Question Of The Week: Do Political Conventions Matter Anymore?
Have you been watching the Republican or Democratic conventions? Patch wants to know what you think about the modern political convention.
Political conventions used to be events where major, breaking news was made: Southern Democrats walking out on Harry Truman in 1948 over civil rights; Dan Rather getting roughed up by convention security at the Democrats' 1968 Chicago gathering; Ronald Reagan battling Gerald Ford for the GOP bid all the way to Kansas City in 1976.
But now, conventions are heavily scripted visual productions designed to show the voting public a smooth, well-coordinated message that they will hope will resonate with voters nationwide.
Regardless, convention-hosting cities see an opportunity to put their best foot forward, as Patch blogger Liz Flowers reported.
Despite threats from Hurricane Issac, Atlanta RNC delegates told Patch their delegation was "pumped up" by the Tampa convention. And Patch readers had the opportunity to watch the Republican National Convention live, as it happened.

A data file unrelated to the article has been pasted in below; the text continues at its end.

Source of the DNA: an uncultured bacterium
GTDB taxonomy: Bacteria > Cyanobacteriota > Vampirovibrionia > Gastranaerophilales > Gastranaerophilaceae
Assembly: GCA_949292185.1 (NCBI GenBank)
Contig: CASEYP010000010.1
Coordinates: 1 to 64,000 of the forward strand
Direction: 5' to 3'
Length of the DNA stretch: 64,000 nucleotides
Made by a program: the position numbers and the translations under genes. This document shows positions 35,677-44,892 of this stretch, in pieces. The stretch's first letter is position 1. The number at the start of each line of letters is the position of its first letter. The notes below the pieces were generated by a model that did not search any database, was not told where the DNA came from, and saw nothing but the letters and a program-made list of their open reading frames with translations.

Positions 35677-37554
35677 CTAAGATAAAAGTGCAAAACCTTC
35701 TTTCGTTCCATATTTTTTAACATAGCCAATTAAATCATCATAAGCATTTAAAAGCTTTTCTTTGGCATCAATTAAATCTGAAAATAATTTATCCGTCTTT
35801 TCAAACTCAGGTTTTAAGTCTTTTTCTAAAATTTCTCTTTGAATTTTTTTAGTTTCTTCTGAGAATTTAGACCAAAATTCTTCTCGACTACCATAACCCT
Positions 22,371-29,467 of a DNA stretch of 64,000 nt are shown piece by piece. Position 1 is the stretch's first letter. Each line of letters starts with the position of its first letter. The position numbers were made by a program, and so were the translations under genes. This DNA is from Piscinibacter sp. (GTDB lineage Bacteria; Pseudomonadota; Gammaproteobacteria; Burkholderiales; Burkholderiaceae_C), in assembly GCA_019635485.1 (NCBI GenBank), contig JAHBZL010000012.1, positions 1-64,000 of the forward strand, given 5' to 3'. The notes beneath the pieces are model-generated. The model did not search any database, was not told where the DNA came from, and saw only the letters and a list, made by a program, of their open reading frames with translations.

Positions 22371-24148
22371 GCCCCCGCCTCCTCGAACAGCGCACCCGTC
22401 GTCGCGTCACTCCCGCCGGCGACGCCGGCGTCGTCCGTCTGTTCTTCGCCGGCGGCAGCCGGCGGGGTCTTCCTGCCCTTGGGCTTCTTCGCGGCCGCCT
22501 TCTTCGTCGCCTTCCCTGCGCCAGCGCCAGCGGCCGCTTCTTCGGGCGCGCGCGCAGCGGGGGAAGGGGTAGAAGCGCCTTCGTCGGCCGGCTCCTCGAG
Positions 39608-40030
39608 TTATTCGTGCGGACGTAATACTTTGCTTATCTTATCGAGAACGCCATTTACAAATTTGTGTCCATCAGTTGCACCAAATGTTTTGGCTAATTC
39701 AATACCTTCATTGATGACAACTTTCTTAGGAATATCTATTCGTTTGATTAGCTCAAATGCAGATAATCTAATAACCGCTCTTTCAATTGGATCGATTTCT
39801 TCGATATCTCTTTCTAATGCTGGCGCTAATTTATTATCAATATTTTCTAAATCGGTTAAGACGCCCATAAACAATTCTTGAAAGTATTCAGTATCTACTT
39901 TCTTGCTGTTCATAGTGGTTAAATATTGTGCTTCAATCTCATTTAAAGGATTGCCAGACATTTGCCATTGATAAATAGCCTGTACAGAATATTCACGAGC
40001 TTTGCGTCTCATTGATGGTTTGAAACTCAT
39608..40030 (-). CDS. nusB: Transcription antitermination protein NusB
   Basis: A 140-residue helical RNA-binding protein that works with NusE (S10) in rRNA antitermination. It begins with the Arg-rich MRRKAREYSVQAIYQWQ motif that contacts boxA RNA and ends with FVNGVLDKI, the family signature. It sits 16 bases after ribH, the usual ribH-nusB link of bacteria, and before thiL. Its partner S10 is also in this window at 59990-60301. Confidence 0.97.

In Charlotte, members of Sandy Springs' police department have been helping local authorities keep the peace outside the convention hall.
Inside, a south Fulton delegate taped Michelle Obama's speech to show readers the excitement the First Lady caused on the convention floor. And after a Buckhead delegate cast his vote for the Democrats' party platform in support of gay marriage, Democrats waited in anticipation for former President Bill Clinton to take the stage.
So we want to know from you: have you been watching one or both of the conventions over the past week? Have any of the speeches moved you?
Do you think conventions matter any more? Or has that DVR been set to Project Runway instead? Take our Patch poll, and share your thoughts in the comments area below.